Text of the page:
Saturday, December 27, 2008

Eat Your Words

Here are a few things we said would NEVER happen and now we're eating our words.
1. I now put sugar in my coffee. I was set against this. PNG is rubbing off on me....they love hot, sweet drinks....and so do I. I'm eating my words.
2. Andrew drinks caffeinated coffee. He used to adamently be against any form of caffeine and now he "kinda likes the 'pick-me-up". He's eating his words. (and I remind him daily, but drinking coffee together is wonderful)
3. Andrew said he thought Lost was silly. Why would anyone watch it?! Now we can't wait to rent the next DVD. Yup, he's eating his words.
4. I said that Bill would wear pull-ups the rest of his life for bedtime. He has now gone 3 weeks with staying dry and is wearing big boy gitchies for night. I'm eating my words....and I'm happy to do it.
5. I said that I'd never miss a Winkler parade or a Christmas with snow. Unfortunately I'm eating my words. I mean, those motor homes ROCK every year.
If you've ever 'eaten your words' you should make a post about it. Let's hear it! I eat my words so much I'm putting on a few pounds.

Monday, December 22, 2008

A PNG Christmas

The holiday season always gives me a hankering for crocodile meat. We had some delicious crocodile stirfry the other night. It tastes like......chicken.

Mama Opa's son found us this Christmas bush - I mean tree. We actually have Christmas lights that have 7 different settings. My favorite is the 'romantic setting'.....the lights gradually fade on and off. It's pretty sweet. Bill's fave is the 'vegas setting'.

Our tree is definitely unique this year - as will be our Christmas. It will be my first Christmas away from family and away from snow. It's like having a clean slate. What will be our new tradition? Not sure yet.....I've got one more day to think about it.

Here She Comes

She made it after a 2 day delay. Welcome Arlene! She is our first visitor.

Tuesday, December 09, 2008

Divine Appointment

One thing I had written down that I wanted during village living was to have divine app0intments with people. It was pretty crazy how the plug got pulled on the other village and we ended up where we did. So right from the beginning it felt like God was planning something....he wanted us in Sarang for a specific reason. Looking back, being in Sarang was one big divine appointment for us!

Our connection with our wasfamili was something orchestrated by the Lord. They were spirit filled Christians who really lived a life led by the Spirit. They had so many amazing stories of people being healed and delivered. We had some great times of prayer with them. My spirit really came alive while I was with them. The Lord used them in my life greatly and I felt renewed and encouraged when we left. I know that we will have a long lasting friendship with them. I'm waiting to see what the Lord will do....I know it's going to be big!

Saturday, December 06, 2008

Sarang Pikinini

POC is officially over and we are back in Ukarumpa. Living in Sarang village for 5 weeks was one of the most enriching experiences of my life. I hardly even know where to start. Please check out my picasa album to see our village living pics.

For now I'll post an email I sent to my family and friends when we got home. Here you go!!

I had 2 wonderful sisters who almost always did my dishes for me. That was a big relief and a big help for me. The river where we bathed and did laundry and dishes was about a 10 minute walk away (longer for the men because their bathing place was further upstream). It was hard for me to lug all the stuff back and forth. They could carry everything no problem, often balancing a hug bucket of dishes on their head. One thing I had to get used to was bringing dishes or laundry with me when I went to bathe. We never bring dishes with us when we shower. :) I did Laundry about every other day. This was probably my least favorite chore to do. It took a long time! I liked it when the boys went shirtless or even naked - less laundry!!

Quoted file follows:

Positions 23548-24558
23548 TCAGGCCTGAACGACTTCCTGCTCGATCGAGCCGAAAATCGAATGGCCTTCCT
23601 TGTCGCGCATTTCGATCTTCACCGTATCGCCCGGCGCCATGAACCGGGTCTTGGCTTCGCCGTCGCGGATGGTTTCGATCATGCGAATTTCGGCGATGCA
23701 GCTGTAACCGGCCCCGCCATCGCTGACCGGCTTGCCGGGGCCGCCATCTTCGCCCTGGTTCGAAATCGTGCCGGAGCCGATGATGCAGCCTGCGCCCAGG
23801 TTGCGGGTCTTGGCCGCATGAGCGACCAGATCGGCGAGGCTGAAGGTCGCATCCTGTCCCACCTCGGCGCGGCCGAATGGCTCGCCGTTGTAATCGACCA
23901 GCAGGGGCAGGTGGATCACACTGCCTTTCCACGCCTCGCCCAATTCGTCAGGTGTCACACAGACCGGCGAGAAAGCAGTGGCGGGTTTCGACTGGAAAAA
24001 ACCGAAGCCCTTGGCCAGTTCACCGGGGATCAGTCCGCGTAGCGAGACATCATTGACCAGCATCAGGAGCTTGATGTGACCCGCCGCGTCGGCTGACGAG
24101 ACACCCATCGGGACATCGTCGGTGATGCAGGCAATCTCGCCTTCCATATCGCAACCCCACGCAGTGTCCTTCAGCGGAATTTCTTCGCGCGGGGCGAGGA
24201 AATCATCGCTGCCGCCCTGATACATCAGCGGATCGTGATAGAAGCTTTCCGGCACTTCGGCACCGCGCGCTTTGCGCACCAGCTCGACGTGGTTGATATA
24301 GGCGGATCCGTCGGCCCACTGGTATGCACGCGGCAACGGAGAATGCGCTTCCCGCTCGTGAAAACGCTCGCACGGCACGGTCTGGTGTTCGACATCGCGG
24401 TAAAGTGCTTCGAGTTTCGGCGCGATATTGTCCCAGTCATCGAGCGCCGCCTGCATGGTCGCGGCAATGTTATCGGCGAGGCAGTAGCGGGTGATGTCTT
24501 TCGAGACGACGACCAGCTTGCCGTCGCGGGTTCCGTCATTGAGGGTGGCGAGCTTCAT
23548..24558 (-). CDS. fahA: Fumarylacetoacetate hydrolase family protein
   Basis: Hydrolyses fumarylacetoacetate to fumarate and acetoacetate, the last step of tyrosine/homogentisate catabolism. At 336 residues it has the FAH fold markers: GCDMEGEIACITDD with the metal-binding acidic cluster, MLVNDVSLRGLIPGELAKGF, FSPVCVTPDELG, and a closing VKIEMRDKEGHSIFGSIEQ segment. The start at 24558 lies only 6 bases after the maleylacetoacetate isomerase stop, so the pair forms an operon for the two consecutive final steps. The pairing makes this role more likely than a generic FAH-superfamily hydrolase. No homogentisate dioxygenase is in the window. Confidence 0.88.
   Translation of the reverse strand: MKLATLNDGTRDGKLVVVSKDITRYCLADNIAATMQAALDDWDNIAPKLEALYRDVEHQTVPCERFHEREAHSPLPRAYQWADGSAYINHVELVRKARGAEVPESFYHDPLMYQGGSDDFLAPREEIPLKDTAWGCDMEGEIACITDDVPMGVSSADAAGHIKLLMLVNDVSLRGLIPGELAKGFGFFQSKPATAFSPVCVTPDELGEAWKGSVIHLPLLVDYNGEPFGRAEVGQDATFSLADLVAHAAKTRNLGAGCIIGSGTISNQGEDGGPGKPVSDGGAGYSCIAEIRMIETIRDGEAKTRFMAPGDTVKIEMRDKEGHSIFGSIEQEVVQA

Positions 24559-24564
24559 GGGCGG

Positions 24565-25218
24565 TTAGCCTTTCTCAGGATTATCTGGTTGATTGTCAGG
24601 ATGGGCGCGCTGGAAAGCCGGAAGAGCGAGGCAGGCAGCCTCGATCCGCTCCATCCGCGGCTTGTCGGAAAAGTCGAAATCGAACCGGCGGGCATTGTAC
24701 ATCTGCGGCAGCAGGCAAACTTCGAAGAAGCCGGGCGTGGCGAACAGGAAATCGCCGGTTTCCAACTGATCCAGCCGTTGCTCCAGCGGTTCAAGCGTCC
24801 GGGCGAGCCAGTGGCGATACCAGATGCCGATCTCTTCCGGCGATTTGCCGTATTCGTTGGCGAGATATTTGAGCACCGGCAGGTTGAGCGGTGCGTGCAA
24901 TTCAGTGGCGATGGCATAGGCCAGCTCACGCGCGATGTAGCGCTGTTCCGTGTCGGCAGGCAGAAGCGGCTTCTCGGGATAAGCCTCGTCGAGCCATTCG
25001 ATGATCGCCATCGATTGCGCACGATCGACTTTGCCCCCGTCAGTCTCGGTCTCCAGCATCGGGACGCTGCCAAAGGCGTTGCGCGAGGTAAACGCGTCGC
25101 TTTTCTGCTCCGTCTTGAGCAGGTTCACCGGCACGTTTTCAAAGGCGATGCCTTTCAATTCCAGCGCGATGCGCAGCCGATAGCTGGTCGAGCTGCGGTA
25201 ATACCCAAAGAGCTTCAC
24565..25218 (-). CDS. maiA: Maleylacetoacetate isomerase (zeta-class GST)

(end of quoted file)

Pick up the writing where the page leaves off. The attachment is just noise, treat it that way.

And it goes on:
One thing that surprised me was how often the village people bathed. It was often the topic of discussion. "Have you bathed?" or "are you going to bathe?" or "you should go bathe!". They were totally into it. At first I thought they just were wanting us to bathe all the time because we were white, but it was that way with everyone. After W & J went to sleep at night Drew and I (or I'd go with my sisters) would sometimes go shower at a tap by the beach. It was quite a long walk (15 minutes), but I'll never forget being on the beach at night...looking at the ocean with a sky full of stars. And besides I felt more comfortable bathing at night when it was dark. It was definitely something to get used to bathing in public! I got better at it and felt comfortable doing it by the end.

One of our biggest struggles in the village was how the kids interacted with w & J. We were often frusterated and annoyed....the kids were pretty aggressive...slapping and pinching the boys (this was affection) and constantly calling out there names over and over and over. W & J were overwhelmed a lot of the time and would often cry and try and run away. But there were other times where all of a sudden the boys would just go a few houses over and start playing with the other kids...just having a blast. It was hit or miss with them. Looking back I wish I would've stepped in more and told all the kids to just take it easy, leave them alone completely and let w & j come and play when they were ready. I have to remember that there were many great moments as well. The times that the boys did play with all the kids was really awesome and they did have fun and talk about it fondly.